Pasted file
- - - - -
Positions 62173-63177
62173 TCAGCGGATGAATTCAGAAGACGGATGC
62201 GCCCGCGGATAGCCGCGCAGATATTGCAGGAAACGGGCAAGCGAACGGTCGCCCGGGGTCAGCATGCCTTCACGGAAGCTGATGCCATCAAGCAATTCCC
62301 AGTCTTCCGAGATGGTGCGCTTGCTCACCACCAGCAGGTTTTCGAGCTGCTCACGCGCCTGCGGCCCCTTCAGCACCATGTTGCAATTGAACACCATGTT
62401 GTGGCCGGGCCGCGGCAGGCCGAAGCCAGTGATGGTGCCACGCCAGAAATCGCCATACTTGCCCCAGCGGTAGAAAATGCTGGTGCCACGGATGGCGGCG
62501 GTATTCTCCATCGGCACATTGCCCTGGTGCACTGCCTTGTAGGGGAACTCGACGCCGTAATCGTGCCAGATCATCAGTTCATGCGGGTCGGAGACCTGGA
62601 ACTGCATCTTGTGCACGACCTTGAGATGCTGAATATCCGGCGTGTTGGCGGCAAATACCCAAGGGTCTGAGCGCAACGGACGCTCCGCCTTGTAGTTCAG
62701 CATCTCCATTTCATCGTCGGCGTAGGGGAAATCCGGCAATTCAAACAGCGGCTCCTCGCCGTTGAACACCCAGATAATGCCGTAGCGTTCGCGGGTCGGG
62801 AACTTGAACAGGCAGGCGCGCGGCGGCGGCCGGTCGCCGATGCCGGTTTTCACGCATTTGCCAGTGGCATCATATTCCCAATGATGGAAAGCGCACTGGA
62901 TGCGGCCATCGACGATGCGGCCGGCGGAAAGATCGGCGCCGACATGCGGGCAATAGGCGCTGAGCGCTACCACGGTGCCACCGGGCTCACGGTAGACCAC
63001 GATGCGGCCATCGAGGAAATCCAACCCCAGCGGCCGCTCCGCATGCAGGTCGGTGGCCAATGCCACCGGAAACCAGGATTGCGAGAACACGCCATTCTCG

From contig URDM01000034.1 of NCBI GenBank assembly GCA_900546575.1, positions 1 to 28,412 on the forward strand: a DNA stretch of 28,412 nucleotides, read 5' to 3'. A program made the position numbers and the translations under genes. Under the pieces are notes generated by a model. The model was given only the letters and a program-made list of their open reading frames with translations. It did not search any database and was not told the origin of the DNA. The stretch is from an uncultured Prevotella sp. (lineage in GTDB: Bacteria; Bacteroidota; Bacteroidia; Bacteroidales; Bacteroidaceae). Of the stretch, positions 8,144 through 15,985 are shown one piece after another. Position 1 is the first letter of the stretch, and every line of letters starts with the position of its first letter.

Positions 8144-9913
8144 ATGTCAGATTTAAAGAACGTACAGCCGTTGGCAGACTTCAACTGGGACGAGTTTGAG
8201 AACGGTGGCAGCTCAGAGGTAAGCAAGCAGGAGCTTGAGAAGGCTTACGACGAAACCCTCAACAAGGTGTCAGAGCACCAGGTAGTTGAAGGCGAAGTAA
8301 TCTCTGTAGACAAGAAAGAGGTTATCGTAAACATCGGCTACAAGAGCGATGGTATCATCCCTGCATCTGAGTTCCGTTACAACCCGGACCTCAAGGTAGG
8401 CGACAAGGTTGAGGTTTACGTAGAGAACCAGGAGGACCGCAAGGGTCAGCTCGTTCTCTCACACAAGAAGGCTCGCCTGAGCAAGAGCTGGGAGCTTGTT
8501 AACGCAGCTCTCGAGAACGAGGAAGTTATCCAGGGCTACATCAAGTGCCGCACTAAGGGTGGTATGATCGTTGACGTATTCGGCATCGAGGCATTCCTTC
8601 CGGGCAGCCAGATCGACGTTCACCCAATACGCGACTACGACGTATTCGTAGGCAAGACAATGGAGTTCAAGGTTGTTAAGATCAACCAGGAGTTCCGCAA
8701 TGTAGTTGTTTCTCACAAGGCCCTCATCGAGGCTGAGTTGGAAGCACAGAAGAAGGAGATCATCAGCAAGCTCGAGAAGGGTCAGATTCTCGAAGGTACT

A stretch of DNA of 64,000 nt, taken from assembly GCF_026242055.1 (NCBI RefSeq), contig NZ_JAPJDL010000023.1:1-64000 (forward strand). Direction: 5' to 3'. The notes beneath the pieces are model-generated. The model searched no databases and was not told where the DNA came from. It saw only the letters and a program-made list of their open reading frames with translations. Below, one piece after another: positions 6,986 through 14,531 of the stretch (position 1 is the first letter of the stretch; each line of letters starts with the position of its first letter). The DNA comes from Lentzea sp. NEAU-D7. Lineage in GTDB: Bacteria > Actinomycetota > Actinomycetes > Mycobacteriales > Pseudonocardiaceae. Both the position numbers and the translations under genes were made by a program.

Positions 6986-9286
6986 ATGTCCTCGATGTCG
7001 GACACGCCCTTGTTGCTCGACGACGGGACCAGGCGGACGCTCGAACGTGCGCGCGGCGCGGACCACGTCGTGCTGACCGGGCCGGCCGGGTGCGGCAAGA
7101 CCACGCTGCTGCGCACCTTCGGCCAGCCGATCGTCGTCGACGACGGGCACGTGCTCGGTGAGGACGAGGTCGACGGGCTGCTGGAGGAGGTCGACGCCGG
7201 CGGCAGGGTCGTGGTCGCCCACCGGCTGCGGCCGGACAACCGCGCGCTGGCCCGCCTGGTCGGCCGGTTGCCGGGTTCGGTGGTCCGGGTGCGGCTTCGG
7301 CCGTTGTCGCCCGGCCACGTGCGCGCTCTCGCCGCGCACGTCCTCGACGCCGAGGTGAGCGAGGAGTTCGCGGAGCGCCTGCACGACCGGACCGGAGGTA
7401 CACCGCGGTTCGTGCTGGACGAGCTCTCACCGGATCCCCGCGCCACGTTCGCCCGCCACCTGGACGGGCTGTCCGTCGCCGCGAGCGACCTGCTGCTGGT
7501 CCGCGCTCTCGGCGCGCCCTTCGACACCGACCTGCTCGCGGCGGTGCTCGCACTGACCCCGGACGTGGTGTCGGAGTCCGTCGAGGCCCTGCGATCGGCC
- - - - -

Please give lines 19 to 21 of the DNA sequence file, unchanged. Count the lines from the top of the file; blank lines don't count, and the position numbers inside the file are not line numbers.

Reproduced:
8601 CGGGCAGCCAGATCGACGTTCACCCAATACGCGACTACGACGTATTCGTAGGCAAGACAATGGAGTTCAAGGTTGTTAAGATCAACCAGGAGTTCCGCAA
8701 TGTAGTTGTTTCTCACAAGGCCCTCATCGAGGCTGAGTTGGAAGCACAGAAGAAGGAGATCATCAGCAAGCTCGAGAAGGGTCAGATTCTCGAAGGTACT

A stretch of DNA of 64,000 nt, taken from assembly GCF_026242055.1 (NCBI RefSeq), contig NZ_JAPJDL010000023.1:1-64000 (forward strand). Direction: 5' to 3'. The notes beneath the pieces are model-generated. The model searched no databases and was not told where the DNA came from. It saw only the letters and a program-made list of their open reading frames with translations. Below, one piece after another: positions 6,986 through 14,531 of the stretch (position 1 is the first letter of the stretch; each line of letters starts with the position of its first letter). The DNA comes from Lentzea sp. NEAU-D7. Lineage in GTDB: Bacteria > Actinomycetota > Actinomycetes > Mycobacteriales > Pseudonocardiaceae. Both the position numbers and the translations under genes were made by a program.